What’s the worst thing about your job?
You know I honestly can’t think of anything, I love my job.

What do you do in your spare time?
Parachuting and skiing. Since joining I’ve been on ski expeditions to Canada, Austria, France and Germany.

What's the best meal in the mess?
The curry, because it’s really hot.

What’s the worst meal in the mess?
The soggy fish and chips, not nice at all.

If you weren’t a PTI, what else would you like to be?
The Commander in Chief! No, probably aircrew because of the opportunities for travel and being part of the front-line action.

Got any advice for potential Officer Cadets preparing for Initial Officer Training?
Preparation, preparation, preparation. One of the top reasons for Cadets dropping out is injuries caused through lack of fitness.

Physical Training Instructor

Max Martin
Physical Training Instructor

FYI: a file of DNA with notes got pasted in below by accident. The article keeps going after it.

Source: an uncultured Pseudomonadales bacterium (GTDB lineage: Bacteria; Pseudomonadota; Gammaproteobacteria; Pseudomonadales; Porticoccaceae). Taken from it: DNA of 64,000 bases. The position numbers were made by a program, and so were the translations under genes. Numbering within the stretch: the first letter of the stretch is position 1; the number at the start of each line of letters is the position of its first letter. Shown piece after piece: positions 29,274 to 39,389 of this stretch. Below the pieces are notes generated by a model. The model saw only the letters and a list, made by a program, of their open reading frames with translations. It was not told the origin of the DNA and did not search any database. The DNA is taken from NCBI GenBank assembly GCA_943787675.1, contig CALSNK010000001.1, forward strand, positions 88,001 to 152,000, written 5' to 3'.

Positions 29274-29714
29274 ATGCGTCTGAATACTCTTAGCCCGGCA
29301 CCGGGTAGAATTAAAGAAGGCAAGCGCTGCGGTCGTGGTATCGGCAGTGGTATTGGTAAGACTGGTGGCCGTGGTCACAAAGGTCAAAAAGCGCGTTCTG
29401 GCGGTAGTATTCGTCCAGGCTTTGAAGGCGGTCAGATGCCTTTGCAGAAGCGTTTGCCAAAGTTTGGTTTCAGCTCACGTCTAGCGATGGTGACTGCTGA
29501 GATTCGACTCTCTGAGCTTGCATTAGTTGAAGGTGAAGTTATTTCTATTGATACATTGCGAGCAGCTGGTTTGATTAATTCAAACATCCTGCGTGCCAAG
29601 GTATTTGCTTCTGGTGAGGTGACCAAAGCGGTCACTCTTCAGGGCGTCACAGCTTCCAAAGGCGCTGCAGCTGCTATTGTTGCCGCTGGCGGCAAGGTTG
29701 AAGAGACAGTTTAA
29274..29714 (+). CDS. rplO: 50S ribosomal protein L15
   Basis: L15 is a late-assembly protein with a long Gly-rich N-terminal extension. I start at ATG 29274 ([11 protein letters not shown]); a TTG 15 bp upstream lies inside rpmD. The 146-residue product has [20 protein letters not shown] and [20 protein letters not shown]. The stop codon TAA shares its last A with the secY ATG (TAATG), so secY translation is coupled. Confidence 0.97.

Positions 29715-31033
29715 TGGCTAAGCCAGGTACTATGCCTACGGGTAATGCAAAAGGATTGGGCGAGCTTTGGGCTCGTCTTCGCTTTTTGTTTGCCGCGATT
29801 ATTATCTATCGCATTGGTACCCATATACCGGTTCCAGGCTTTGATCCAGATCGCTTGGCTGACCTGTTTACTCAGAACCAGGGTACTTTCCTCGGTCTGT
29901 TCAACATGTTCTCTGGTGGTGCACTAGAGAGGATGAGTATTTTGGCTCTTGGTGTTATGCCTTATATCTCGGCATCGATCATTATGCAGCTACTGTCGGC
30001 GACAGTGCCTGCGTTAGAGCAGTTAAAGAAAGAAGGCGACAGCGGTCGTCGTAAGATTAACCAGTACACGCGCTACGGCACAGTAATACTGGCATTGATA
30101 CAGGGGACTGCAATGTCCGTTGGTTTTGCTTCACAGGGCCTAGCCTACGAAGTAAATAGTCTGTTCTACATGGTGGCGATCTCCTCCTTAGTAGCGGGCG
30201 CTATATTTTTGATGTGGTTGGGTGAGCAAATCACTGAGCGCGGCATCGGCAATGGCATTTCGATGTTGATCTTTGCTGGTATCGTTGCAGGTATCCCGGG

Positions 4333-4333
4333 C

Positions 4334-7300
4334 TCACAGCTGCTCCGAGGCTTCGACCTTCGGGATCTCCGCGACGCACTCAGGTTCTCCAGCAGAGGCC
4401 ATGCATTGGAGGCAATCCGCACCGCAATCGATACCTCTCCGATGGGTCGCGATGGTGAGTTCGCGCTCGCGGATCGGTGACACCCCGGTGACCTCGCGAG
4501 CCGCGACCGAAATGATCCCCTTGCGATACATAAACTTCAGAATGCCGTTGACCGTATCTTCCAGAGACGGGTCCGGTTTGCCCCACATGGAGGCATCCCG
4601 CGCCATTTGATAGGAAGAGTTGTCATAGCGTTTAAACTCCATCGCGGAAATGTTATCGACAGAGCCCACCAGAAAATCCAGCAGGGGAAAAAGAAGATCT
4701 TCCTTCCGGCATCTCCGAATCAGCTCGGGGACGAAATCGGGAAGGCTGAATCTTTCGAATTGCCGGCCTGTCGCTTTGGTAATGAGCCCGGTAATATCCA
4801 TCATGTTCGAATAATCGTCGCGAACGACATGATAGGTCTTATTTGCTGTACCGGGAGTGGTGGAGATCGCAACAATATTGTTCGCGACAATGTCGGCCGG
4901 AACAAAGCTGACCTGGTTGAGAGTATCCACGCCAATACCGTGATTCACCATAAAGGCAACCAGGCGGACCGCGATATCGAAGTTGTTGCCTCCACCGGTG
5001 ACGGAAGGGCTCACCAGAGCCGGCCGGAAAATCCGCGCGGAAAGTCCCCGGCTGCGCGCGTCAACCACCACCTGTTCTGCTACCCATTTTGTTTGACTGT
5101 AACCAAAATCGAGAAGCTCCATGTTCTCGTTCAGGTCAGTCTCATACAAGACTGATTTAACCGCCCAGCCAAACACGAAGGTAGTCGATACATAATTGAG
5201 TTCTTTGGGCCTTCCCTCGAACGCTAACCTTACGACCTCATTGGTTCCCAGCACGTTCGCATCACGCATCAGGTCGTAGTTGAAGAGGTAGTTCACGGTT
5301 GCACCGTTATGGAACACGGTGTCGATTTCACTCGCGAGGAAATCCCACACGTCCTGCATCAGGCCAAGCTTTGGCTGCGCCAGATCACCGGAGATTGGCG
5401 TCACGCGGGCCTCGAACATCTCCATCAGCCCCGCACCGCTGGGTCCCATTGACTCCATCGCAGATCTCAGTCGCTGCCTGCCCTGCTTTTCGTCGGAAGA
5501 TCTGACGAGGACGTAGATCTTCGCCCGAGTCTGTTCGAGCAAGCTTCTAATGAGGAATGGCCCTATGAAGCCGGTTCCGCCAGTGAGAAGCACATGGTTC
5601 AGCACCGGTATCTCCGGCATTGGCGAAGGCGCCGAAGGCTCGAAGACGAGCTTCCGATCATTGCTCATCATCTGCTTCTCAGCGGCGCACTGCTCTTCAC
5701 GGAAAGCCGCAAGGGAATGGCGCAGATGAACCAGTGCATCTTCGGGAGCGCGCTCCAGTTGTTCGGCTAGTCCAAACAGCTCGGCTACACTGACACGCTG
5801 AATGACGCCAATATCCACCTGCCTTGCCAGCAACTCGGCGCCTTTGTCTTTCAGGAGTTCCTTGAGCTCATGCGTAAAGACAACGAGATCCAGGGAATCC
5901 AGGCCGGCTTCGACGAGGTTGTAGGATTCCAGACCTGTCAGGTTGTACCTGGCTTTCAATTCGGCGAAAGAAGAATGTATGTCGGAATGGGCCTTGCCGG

‘I wanted a job where I could help people and that’s what I’ve got.’

My role

‘Here at RAF Lyneham I’m the remedial specialist. I counsel people who fail the annual fitness test, encouraging them to change their lifestyles.

‘I’ve gained a lot of civilian qualifications – diplomas in sports therapy, sports massage, aerobics, diet and nutrition – that will help me in the future.’

My day

‘As a remedial instructor you look after the same group of people for four months and it’s the best job on earth. You get to know people and it is very rewarding to be able to help them back to fitness again.’

My experiences

‘Our trade training was focused on teaching, because that’s the skill you need as a Physical Training Instructor. Then we did the coaching side of things, covering a lot of sports. You don’t have to be a county player but you need to be able to demonstrate all the skills and it’s good to look the part.

‘You start out as an acting Corporal, and that gives you a bit of clout, but to get to Corporal you have to fill your log book with things like canoeing, climbing and hill walking. Then you do your adventure training leader’s course at the RAF’s Resource and Initiative Training Centre in Wales, followed by two weeks’ general service training.’

My life